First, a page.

The firm’s chief executive further believes that ‘the relationship between brokers and insurers requires robust and immediate regulatory action’
The Supreme Court ruling on the interpretation of business interruption (BI) policy wordings in relation to the Covid-19 pandemic has created a “wordings lottery” and highlighted that the insurance sector is “no longer fit for purpose” and has “systemic failings”, according to outsourced insurance buyer and claims resolution firm Mactavish.
The firm’s chief executive Bruce Hepburn believes that businesses that may have a valid claim under the Supreme Court judgment may have missed the boat on notifying insurers because of advice from their brokers.
“What this amounts to is a wordings lottery in which a minority of businesses will find that they do now have a valid claim – however small – while others, through no fault of their own or conscious choice between wording types, are left with nothing,” he explained.
“It’s lifted a veil on this strange industry in which neither insurers, brokers, or policyholders have a clue as to what is and isn’t covered under the policies they sell and buy. Ironically, the best hope for many claimants will be that some of the more responsible insurers realise the incredible reputational damage that this crisis has caused and move to settle claims promptly before it gets worse.
“The insurance and broking industries seem to exist in a land that is detached from economic reality, but it’s important to remember that only last week the Federation of Small Businesses predicted that 250,000 firms may be facing bankruptcy in the months ahead. For them, this is all too real. Meanwhile, the FCA has pulled a small number of survivors from the wreckage and is now celebrating.”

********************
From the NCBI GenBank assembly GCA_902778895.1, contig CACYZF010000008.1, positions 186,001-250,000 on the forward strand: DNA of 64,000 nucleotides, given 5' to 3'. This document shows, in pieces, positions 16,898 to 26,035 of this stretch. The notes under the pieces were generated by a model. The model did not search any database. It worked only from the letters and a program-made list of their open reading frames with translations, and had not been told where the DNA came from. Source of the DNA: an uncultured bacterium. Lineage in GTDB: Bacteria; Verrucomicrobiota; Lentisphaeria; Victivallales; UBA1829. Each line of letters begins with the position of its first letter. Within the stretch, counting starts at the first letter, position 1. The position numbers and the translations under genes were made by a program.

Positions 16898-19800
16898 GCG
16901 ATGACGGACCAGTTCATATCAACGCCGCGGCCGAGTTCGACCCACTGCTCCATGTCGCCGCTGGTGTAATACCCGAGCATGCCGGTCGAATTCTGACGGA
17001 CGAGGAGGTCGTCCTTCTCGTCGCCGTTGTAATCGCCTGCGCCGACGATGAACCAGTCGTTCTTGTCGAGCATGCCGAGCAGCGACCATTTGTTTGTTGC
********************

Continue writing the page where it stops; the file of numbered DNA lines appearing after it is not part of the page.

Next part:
Are brokers the problem?
Furthermore, Mactavish thinks that “the relationship between brokers and insurers requires robust and immediate regulatory action” due to the revenue some brokers may receive from insurers, which can be directly linked to premiums placed – the firm even wanted the role of brokers to be addressed within the High Court’s initial test case hearing.
Hepburn explained: “The insurance industry is not held in high esteem and rightly so. A lot of the practices we see in our work are wrong.
“Policyholders appoint brokers to work for them to get the best deal. In reality, whilst there are some very good brokers, they are too often also working as the agent of insurers, producing incredible potential for conflicts of interest.”
Hepburn went on to question brokers’ service, adding that it often compares to customers using an aggregator website.
He said: “We have a ludicrous situation in which policyholders all too often pay brokers for professional advice only to find that such advice is deemed irrelevant by the FCA and the courts, and that the onus is entirely on the policyholder to interpret incredibly complex insurance law.
“Worse, many brokers’ terms of business actually exclude liability for the professional advice they do supply on wordings, meaning that clients cannot pursue them for damages even when their guidance has clearly been wrong.
“In reality, in too many cases there is little difference between using a broker and simply buying insurance through the aggregation websites we might use for travel or car insurance – except that brokers charge much higher fees and aren’t held to the same standard as consumer intermediaries.”
In addition, the “long-term health” of the industry may also be affected by the BI situation, Hepburn noted.
“Our role is to champion the interests of policyholders, but it is worth adding that these problems also impact the long-term health of the insurance industry itself,” he said.
“It is one of the UK’s major net-exporters, but that will not remain the case if it continues to sell an inadequate, unclear and overly standardised product through convoluted intermediary arrangements and then tries to do absolutely everything in its power to avoid paying out.”